I was on take both one evening and Saturday afternoon/ evening this week. Its quite scary how much in the deep end we can get chucked in during these on takes, some doctors give us quite a lot of responsability when we clerk patients in and take our word for granted. Often our clerking in proformas end up in the patients notes which is quite strange when you see them there during the post take ward rounds being used as the main information. Sometimes I feel too young to be ready for this, other times it just makes be feel spun out about how grown up and mature we are expected to be. Yesterday I spent a long time clerking in a very lovely elderly patient (it only took a long time because she kept getting moved around or needing loo or having her relatives appear whilst I was trying to examine her). She was very lovely so I won't hold a grudge for the fact that she described her chest pain one way when talking to me and a completely different way when the doctor later came to see her with me which causes a completly different set of differential diagnoses to be most likely... The doctor didn't mind though and told me it always happens to him whenever he presents a patient to a consultant - when the consultant sees them the patient always says something completely different to the exact same set of questions.Patients you do not know how much power you have to make us look stupid in front of our superiors.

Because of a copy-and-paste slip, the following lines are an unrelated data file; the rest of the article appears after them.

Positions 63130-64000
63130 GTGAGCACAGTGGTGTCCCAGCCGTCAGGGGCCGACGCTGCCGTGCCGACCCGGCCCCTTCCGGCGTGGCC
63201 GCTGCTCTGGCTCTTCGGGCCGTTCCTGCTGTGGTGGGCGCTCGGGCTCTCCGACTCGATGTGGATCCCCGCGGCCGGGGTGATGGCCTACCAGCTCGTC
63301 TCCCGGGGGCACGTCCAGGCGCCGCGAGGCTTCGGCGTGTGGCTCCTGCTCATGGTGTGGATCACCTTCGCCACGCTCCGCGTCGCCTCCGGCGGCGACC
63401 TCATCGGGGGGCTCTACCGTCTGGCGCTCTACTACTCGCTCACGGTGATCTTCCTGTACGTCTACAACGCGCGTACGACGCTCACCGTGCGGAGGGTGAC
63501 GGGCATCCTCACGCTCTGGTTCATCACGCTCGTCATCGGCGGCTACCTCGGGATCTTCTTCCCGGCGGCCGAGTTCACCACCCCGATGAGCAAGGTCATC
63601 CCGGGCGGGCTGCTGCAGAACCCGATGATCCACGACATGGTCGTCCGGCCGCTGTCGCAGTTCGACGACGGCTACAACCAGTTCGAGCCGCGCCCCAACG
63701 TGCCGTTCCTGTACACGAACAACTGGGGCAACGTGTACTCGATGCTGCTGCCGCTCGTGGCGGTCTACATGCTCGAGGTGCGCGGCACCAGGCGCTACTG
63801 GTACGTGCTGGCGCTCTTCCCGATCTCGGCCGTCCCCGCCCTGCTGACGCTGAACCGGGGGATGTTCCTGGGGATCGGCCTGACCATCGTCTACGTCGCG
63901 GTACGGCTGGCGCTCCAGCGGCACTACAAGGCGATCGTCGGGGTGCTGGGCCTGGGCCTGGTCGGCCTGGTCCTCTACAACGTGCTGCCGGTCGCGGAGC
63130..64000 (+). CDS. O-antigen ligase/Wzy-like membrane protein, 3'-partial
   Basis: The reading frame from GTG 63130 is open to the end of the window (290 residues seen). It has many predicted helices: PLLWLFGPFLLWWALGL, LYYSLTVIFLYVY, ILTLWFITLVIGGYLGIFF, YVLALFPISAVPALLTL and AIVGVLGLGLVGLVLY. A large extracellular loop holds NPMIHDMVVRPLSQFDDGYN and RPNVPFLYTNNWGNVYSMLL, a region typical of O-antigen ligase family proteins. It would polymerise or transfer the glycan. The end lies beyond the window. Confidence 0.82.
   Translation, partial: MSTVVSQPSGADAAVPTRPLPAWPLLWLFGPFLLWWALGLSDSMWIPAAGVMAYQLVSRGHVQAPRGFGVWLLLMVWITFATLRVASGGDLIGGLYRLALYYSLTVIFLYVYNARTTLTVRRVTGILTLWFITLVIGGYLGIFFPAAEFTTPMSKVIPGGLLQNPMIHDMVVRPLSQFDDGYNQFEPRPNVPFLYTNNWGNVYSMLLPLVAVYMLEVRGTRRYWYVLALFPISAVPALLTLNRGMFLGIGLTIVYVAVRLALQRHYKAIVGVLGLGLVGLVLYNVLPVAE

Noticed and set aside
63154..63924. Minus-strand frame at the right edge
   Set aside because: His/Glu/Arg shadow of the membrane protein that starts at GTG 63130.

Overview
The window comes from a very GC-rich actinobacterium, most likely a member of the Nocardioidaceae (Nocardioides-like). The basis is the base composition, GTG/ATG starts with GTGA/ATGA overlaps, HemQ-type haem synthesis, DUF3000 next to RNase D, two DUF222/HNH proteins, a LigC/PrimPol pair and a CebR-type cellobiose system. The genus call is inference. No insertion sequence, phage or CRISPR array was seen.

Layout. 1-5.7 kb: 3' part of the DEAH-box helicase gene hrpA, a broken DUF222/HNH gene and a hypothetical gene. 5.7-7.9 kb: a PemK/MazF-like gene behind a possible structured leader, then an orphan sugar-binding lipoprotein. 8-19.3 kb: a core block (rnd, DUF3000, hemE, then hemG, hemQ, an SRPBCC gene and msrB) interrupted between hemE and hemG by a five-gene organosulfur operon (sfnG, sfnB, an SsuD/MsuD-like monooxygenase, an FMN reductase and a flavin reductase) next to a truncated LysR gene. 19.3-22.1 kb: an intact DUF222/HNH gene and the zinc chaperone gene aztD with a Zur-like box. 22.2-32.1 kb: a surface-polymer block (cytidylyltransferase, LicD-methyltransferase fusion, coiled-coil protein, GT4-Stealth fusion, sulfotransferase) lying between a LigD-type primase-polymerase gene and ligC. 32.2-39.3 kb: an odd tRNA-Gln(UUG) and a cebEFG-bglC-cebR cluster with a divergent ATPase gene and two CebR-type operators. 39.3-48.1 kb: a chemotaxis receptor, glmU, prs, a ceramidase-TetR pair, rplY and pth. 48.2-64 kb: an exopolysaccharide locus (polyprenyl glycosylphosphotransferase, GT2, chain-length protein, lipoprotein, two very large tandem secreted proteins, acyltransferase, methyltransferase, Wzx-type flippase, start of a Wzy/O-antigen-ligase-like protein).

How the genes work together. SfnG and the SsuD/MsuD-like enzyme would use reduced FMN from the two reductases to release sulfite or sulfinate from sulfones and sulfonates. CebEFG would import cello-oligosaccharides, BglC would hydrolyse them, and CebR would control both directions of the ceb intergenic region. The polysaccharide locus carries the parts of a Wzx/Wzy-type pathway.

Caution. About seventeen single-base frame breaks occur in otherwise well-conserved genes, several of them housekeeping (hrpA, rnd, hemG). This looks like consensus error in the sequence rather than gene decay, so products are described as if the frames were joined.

I was quite looking forward to seeing the bustle of a city A+E on a saturday night whilst on this on take.. but to be honest it was disappointingly empty and I ended up going home early again due to lack of patients for me to clerk.. I suppose I shouldn't really be disappointed about this as it means less people were ill last night which is a good thing, just not so much for my education or log book signings off, but I do realise thats not the important thing. Sometimes we get so obbessed with getting clincal skills signed off that it is easy to forget that.